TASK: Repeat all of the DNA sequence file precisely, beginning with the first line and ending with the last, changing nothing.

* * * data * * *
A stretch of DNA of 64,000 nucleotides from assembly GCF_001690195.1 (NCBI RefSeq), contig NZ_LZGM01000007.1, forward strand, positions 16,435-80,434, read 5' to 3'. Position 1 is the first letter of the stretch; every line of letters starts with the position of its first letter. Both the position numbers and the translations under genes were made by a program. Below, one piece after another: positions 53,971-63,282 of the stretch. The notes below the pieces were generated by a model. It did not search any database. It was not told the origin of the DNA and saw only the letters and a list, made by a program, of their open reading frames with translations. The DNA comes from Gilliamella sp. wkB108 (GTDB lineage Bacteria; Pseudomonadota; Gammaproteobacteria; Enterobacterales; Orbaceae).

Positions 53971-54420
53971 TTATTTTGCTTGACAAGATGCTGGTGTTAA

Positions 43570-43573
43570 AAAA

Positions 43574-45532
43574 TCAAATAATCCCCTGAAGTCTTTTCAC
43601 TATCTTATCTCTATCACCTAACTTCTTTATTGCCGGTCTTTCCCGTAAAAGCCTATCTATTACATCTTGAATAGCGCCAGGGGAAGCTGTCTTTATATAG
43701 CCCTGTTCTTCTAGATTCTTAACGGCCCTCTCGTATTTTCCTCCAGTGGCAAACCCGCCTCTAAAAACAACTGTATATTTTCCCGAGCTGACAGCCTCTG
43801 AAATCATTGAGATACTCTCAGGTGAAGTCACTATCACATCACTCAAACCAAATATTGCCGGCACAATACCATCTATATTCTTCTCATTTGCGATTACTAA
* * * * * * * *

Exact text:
A stretch of DNA of 64,000 nucleotides from assembly GCF_001690195.1 (NCBI RefSeq), contig NZ_LZGM01000007.1, forward strand, positions 16,435-80,434, read 5' to 3'. Position 1 is the first letter of the stretch; every line of letters starts with the position of its first letter. Both the position numbers and the translations under genes were made by a program. Below, one piece after another: positions 53,971-63,282 of the stretch. The notes below the pieces were generated by a model. It did not search any database. It was not told the origin of the DNA and saw only the letters and a list, made by a program, of their open reading frames with translations. The DNA comes from Gilliamella sp. wkB108 (GTDB lineage Bacteria; Pseudomonadota; Gammaproteobacteria; Enterobacterales; Orbaceae).

Positions 53971-54420
53971 TTATTTTGCTTGACAAGATGCTGGTGTTAA

Positions 43570-43573
43570 AAAA

Positions 43574-45532
43574 TCAAATAATCCCCTGAAGTCTTTTCAC
43601 TATCTTATCTCTATCACCTAACTTCTTTATTGCCGGTCTTTCCCGTAAAAGCCTATCTATTACATCTTGAATAGCGCCAGGGGAAGCTGTCTTTATATAG
43701 CCCTGTTCTTCTAGATTCTTAACGGCCCTCTCGTATTTTCCTCCAGTGGCAAACCCGCCTCTAAAAACAACTGTATATTTTCCCGAGCTGACAGCCTCTG
43801 AAATCATTGAGATACTCTCAGGTGAAGTCACTATCACATCACTCAAACCAAATATTGCCGGCACAATACCATCTATATTCTTCTCATTTGCGATTACTAA